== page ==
Advertisement

People may ask, “Why would they do that?” And the answer is simple: The executive branch likes executive branch power and dislikes legislative branch power. And while Trump had us on a highway to authoritarianism at 120 miles an hour, Biden has slowed the car to 6 or 15 miles an hour, but he has not turned the car around in the other direction. He is continuing the long march of presidents toward expanding presidential power at the expense of checks and balances.

Advertisement

So Mark Meadows and Steve Bannon have this example that they could drag it out for two years. Congress is almost surely going to change hands in a year, and so anything they can do to delay it will be a win for them. And they have nothing to lose because also they have tons of off-ramps. They could find themselves prosecuted and deep into the trial, agree to show up and testify, and then the court will probably moot out the case, or if it even pursues it, justice may agree to compromise with them.

Advertisement
Advertisement

So what’s amazing is, with that incentive and that ability, you have to ask yourself, “Well, why did hundreds of witnesses cooperate with the committee?” And the answer is because the system was never really built for all-out obstruction. And the fact that we’re on uncharted territory is a testament to how rare that has been, that level of noncooperation. And the level of belligerence of Trump appointees when they used to come and testify was astonishing to me.

It’s very hard to impose the most serious consequences, criminal prosecution, but it is less hard to destroy a reputation and career. And with Trump having lost the election, there’s enough uncertainty that there are people who are potential witnesses who have in the back of their mind, “Gee, the republic may continue, society may continue to exist, and I may be shunned, I may be untouchable by the big, lucrative lobbying firm, or big-time law firm, or whatever other place I want to work because I’m too controversial a figure.” For some of them, there still are the old-fashioned, soft reputational consequences that make them cooperate. For others, it’s remotely possible some of them are patriotic, and for others, some of them may be fearful that this has gone further than they ever thought it would, and some may have only joined the Trump team out of opportunism. Even when you have somebody terrible in charge, you have lots of people who see an avenue to have some power to do something they care about and they’re willing to be tainted by being affiliated with that individual.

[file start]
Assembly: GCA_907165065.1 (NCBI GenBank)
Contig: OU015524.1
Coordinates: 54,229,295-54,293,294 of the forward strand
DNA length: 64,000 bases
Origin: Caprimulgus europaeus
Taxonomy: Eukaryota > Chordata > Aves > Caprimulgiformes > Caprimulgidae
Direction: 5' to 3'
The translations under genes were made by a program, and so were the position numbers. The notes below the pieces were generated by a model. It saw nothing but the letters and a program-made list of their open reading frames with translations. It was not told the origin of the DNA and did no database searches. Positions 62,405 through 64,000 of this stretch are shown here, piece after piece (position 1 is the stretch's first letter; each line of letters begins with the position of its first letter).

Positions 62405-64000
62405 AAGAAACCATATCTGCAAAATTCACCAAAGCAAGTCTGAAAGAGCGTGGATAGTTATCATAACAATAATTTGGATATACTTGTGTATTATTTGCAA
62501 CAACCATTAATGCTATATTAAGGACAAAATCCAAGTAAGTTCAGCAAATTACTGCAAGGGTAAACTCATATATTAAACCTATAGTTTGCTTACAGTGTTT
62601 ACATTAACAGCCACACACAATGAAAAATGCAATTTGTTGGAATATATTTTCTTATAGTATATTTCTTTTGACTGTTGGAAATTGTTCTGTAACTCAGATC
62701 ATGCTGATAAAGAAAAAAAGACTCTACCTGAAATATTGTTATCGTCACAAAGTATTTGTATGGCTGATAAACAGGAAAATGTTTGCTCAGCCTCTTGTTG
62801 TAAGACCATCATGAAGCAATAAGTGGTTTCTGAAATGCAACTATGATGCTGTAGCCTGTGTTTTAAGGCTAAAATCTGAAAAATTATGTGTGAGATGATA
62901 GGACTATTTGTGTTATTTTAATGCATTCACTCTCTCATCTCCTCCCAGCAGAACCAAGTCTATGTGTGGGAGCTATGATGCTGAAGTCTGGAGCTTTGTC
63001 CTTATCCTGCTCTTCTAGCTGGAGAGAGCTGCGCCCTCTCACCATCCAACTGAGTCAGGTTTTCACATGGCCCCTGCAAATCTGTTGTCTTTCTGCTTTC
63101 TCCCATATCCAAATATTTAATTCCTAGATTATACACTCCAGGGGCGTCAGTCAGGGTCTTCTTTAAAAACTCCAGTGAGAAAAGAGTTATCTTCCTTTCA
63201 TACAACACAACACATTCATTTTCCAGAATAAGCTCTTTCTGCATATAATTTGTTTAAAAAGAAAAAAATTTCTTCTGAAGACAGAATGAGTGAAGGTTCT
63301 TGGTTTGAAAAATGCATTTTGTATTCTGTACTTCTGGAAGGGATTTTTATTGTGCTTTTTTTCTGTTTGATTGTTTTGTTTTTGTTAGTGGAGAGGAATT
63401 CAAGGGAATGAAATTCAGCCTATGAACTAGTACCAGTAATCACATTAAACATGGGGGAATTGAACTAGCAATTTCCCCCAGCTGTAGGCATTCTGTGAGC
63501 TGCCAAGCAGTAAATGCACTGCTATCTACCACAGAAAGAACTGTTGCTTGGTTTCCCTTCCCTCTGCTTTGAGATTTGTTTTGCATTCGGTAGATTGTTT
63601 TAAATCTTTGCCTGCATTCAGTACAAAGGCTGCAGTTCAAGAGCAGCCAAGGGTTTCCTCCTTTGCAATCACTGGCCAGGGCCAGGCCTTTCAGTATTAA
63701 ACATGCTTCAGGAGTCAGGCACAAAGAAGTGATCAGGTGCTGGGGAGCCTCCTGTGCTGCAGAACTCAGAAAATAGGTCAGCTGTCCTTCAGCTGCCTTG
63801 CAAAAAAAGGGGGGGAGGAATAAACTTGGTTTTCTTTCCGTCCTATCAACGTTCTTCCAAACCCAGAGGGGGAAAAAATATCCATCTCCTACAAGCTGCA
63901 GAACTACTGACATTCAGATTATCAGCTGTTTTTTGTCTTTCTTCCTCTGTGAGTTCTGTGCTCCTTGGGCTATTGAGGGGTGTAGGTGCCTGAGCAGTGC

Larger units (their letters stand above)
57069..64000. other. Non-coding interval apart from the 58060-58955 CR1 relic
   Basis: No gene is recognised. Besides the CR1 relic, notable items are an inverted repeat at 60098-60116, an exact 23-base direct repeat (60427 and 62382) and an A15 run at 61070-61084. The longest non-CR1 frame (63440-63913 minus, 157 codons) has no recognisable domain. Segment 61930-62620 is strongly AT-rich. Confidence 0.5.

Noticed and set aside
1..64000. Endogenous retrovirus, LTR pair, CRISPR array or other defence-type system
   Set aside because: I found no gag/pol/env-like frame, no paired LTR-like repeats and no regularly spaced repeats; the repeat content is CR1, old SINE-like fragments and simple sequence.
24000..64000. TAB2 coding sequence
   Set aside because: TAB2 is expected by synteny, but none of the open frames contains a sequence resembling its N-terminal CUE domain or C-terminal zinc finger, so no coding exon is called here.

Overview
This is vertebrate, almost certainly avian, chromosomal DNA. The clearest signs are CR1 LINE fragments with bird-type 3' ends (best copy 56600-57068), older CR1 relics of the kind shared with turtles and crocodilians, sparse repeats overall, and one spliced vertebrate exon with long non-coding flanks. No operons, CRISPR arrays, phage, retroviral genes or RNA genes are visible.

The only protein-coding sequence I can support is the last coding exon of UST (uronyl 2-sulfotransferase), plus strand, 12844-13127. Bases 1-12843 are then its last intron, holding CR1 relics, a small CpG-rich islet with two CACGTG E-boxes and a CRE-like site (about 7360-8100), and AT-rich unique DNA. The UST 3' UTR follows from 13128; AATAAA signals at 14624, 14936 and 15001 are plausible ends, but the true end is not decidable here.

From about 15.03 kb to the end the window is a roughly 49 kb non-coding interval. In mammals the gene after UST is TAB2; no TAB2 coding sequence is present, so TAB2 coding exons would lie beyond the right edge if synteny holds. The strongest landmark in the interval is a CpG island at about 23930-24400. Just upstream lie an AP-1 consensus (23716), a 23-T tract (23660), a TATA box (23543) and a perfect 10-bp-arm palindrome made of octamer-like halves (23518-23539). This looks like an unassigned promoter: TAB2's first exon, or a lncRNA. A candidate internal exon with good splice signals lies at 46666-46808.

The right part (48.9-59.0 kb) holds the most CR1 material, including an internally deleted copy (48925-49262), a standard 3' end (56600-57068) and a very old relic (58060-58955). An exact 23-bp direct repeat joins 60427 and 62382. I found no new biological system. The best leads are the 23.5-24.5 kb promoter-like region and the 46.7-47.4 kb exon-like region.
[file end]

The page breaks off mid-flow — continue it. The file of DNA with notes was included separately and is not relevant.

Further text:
Advertisement
Advertisement
Advertisement

So there are a lot of reasons people have cooperated, and the committee has been aggressive and has gotten an astonishing amount of stuff. That report, when they’re done, is going to be a real earth-shattering thing.

Advertisement

In some ways, I think it was a mistake to have Mueller, a prosecutor, conduct an investigation because a prosecutor is looking for provable crimes that you can prove beyond a reasonable doubt when maybe an inspector general type or an oversight commission of some sort that’s just trying to get at the truth would’ve been more effective. And so I wasn’t surprised that the Mueller report didn’t result in much.

This committee is going to come out with a report that will be far more willing to get into things that aren’t necessarily provable beyond a reasonable doubt but more likely than not happen. And that’s the standard normal people use in normal life. We have a higher standard for criminal law because we’re taking away people’s liberty, so we want to be sure. But in life, you make most of your decisions based on, “This is probably true.” So there’s a real chance it’ll be a better report in many ways than even the Mueller report.

And the one other thing I’ll say about that is Garland could have gotten a lot of this information a lot easier and a lot faster. There’s no indication that Garland is doing anything to go after the higher-level officials, and I have a very hard time believing there’s even any chance that he is. And so it’s again frustrating that this administration doesn’t seem to be up to the challenge of this very dangerous moment we’re in. Maybe that’s why this week has felt like such a gift after so much slogging through bad news to at least have some sign that somebody is taking this seriously at the higher levels.

To hear the entire discussion, listen below, or subscribe to the show on Apple PodcastsOvercastSpotifyStitcherGoogle Play, or wherever you get your podcasts.

Advertisement